Shoppin' on the foreign foods aisle!
Groceries stores in the U.S. are quite the experience, one Americans take for granted. We can buy anything in them – turkey breast, pork butt, spotted dick… Yes, I said spotted dick. Don’t stop reading now. You KNOW you want to know what I’m talking about!
Apparently, from the dust on these cans, Americans don’t eat much spotted dick. But the British do. It’s their concoction of pudding with currants (hence the term spotted), which is sold in a can.
But how did it get the name “dick”?
I asked my British friend Doris.
“Spotted dick,” explained the sweet old woman, pronouncing each word with ladylike clarity and no giggles, “means spotted dog.”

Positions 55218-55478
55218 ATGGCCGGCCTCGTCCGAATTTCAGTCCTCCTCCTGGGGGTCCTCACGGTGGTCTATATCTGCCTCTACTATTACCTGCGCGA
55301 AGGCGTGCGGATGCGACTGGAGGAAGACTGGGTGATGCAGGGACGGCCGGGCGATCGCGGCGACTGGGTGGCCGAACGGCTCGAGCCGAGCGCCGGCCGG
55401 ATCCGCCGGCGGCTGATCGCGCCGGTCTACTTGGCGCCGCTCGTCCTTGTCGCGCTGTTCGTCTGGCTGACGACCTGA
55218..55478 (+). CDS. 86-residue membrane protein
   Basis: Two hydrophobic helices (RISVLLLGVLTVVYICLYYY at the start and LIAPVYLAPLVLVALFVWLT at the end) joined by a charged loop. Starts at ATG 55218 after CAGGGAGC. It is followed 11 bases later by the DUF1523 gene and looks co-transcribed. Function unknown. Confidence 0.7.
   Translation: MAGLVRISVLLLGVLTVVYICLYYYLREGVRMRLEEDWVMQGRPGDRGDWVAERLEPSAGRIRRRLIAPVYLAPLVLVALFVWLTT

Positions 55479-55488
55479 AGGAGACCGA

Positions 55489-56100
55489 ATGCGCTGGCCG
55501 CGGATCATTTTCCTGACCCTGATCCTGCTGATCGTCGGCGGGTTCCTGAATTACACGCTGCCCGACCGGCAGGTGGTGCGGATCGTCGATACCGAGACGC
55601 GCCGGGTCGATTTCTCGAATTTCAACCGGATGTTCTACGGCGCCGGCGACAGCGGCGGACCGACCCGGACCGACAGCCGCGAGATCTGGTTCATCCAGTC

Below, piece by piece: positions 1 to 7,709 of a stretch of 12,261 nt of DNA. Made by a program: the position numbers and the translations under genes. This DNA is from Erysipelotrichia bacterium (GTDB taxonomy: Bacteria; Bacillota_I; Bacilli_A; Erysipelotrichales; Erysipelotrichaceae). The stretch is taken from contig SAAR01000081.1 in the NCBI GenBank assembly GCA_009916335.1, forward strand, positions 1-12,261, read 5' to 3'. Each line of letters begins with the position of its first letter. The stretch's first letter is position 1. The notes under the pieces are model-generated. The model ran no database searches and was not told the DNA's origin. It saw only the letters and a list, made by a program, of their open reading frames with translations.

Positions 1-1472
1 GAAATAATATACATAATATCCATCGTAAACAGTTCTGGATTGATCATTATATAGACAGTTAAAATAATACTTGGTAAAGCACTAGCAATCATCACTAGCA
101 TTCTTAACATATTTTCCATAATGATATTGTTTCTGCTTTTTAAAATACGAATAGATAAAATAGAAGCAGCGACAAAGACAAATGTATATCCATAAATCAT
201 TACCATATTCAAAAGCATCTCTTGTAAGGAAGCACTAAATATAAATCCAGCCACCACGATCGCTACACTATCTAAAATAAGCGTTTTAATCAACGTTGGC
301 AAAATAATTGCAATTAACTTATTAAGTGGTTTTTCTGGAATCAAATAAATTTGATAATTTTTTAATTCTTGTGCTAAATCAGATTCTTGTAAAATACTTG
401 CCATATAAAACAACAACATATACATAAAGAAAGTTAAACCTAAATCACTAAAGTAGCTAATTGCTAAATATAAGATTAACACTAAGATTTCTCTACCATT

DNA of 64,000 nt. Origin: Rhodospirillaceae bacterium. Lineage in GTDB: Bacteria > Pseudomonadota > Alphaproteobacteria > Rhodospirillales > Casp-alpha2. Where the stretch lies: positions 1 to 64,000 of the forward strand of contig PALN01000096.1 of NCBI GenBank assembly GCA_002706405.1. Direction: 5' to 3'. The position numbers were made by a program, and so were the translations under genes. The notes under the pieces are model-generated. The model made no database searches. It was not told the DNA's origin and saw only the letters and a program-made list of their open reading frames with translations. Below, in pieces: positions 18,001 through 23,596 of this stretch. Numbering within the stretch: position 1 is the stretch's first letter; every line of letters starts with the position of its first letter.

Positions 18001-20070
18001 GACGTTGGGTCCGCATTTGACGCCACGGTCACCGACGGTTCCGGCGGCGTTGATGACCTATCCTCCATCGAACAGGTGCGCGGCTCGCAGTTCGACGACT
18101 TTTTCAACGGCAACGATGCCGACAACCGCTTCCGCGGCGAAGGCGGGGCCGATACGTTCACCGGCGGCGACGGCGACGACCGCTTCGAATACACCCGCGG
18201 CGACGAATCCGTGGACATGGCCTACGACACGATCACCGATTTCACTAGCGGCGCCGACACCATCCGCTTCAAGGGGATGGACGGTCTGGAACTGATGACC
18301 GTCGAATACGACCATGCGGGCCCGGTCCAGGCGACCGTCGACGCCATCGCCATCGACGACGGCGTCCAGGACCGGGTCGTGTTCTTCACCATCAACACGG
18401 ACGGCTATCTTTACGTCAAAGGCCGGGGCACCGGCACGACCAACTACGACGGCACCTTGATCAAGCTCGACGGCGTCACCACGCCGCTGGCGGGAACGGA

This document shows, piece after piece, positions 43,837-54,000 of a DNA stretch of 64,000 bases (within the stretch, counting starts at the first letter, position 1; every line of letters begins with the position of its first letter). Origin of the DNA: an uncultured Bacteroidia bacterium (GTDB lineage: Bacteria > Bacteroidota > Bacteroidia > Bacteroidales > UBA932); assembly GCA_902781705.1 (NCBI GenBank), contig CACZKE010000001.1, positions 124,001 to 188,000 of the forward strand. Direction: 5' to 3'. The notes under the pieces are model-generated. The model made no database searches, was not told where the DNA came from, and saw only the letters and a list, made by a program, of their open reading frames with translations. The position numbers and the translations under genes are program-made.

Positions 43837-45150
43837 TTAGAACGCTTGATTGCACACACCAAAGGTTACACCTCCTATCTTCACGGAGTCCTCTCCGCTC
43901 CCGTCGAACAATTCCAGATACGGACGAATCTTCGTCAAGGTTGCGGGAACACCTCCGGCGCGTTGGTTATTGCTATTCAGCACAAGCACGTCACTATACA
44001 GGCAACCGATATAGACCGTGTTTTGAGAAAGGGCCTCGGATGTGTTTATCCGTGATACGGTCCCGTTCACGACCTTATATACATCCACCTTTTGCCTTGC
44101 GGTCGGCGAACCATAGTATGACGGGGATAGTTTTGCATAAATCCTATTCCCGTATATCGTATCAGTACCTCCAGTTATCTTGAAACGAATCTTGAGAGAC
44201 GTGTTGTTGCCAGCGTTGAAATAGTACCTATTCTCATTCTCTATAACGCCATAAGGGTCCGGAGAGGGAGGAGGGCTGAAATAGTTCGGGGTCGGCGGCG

“Then why didn’t they just call the pudding spotted dog or cut out the dern reference altogether?” I asked.
“It is what it is,” she explained in that curt, British way. “Put a yellow sauce on it and it’s called treacle dick.” I didn’t even let my mind go there and neither should you.
I did a little digging on the Internet and found a lot of references for dick usage – a cop, an abbreviation for dictionary, a riding whip, an apron, and a penis – but not for pudding nor dog.
One source stated it might be the fault of those tricky British accents. You know, “pudding” becoming “puddink,” then “puddick,” and finally just “dick.”
Heck, I’m just tickled they sell it at my local grocery store!